What Is Sapiosexual? Here's Why You Shouldn't Confuse It With Sexual Orientation

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Sapiosexual is a neologism referring to anyone attracted to another person's intelligence and mind, as opposed to physical features and personality. The term's etymological construction is Latin-based (sapiens and sexual), but its usage, as well as idea, is contemporary.

According to English Language & Usage, the earliest confirmed use of the word on the internet was a March 14, 2002 blog post by LiveJournal user, jadine, though she credits fellow user, wolfieboy for coining the term (he would go on to elaborate on his definition a day later with a blog post of his own).

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Searches for the term spiked the following decade, according to Google Trends.


Sapiosexual became a trending topic in 2014, when Facebook and OKCupid rolled out new identifiers for sexuality and gender, according to NPR's Neda Ulaby. She spoke to Cornell University professor of psychology, Ritch Savin-Williams, who said "Young people like the idea of fluidity," and "are far more likely to look beyond gender binaries and see sexual orientation on a continuum."

According to Marianne Brandon, a Maryland-based clinical psychologist, sapiosexuality shouldn't be confused with sexual orientation, which is defined as a person's sexual identity in relation to the gender to which they are attracted. "Sapiosexual is not a term used by sexual health professionals," Brandon tells Mic. "It's not a sexual orientation anymore than being attracted to rich people is a sexual orientation."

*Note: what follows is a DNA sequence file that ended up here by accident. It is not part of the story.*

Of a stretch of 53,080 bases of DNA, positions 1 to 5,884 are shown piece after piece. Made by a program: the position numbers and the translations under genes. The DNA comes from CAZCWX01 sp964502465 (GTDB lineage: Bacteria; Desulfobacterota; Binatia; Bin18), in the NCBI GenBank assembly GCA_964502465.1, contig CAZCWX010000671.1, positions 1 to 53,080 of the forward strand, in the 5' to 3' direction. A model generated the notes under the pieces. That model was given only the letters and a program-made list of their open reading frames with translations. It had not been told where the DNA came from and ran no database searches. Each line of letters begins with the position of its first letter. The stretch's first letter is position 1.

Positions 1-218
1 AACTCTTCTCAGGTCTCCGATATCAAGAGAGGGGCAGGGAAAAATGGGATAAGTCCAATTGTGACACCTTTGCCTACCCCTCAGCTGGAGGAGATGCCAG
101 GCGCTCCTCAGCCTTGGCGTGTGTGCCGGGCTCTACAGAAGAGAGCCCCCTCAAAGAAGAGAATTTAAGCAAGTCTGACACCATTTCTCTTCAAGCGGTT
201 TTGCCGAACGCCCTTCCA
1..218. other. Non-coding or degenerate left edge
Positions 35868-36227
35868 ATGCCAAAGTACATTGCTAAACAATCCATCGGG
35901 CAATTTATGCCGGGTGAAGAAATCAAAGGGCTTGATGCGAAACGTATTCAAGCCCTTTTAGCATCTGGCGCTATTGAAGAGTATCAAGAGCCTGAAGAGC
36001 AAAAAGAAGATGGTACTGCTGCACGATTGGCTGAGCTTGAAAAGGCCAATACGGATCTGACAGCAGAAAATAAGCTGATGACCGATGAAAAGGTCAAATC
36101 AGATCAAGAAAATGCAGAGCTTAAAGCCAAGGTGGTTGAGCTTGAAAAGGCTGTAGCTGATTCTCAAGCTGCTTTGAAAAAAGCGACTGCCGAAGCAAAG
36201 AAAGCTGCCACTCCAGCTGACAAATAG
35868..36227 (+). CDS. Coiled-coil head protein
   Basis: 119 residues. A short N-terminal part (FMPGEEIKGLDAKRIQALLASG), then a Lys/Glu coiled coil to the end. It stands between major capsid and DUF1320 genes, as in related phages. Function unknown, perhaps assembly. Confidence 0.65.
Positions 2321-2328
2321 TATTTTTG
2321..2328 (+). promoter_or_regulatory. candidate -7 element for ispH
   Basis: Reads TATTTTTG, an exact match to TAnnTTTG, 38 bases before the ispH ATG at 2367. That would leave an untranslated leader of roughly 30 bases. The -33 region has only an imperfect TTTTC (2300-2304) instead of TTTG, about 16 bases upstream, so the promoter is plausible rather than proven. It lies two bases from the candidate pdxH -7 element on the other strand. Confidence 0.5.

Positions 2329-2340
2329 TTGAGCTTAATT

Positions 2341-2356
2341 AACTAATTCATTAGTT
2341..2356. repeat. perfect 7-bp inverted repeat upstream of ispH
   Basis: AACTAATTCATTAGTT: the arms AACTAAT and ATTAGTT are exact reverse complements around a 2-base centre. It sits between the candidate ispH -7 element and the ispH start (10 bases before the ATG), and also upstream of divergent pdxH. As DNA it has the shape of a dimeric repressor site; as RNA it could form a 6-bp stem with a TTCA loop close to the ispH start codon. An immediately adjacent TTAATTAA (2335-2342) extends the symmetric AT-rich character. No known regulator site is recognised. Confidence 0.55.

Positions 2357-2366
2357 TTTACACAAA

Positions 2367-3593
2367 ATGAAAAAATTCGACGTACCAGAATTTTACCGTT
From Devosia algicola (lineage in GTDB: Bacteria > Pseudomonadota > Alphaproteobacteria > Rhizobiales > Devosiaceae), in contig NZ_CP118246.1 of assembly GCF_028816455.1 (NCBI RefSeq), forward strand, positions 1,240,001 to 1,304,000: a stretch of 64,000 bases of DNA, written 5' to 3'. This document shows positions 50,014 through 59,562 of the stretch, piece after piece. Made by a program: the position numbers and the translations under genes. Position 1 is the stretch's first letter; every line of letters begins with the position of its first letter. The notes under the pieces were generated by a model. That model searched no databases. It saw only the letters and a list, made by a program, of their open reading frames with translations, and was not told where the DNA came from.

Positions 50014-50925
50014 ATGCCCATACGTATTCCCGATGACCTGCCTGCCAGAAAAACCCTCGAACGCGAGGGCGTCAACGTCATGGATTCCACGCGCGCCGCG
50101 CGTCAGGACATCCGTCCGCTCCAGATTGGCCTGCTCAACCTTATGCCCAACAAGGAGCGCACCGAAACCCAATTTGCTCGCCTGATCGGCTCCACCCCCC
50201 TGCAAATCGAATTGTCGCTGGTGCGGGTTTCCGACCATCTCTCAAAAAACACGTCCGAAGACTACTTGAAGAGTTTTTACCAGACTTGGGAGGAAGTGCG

Brandon also explains that sapiosexuality varies from person to person. "We all tend to associate different character traits to intelligent people," she says. "Some people would associate intelligence with power, others with geekiness, and others with someone who had few emotional needs. In this way, there would still be great variability among folks describing themselves as sapiosexual."

Perhaps sapiosexuality is merely a fetish in disguise, a response to the rise of geek and nerd culture, or maybe even a rehash of age-old fetish archetypes like "sexy librarian." 

The National Review's Katherine Timpf sums it best: "If you want to use a word like 'sapiosexual' as a fun way to say that you're into 'smart' people, then that's one thing. But describing it as a 'sexual orientation' seems like a bit much."

Ultimately, though it does have the word "sexual" in it, sapiosexuality is more of a preference than an orientation you would find on the Kinsey Scale. But feel free to identify however you want to be identified.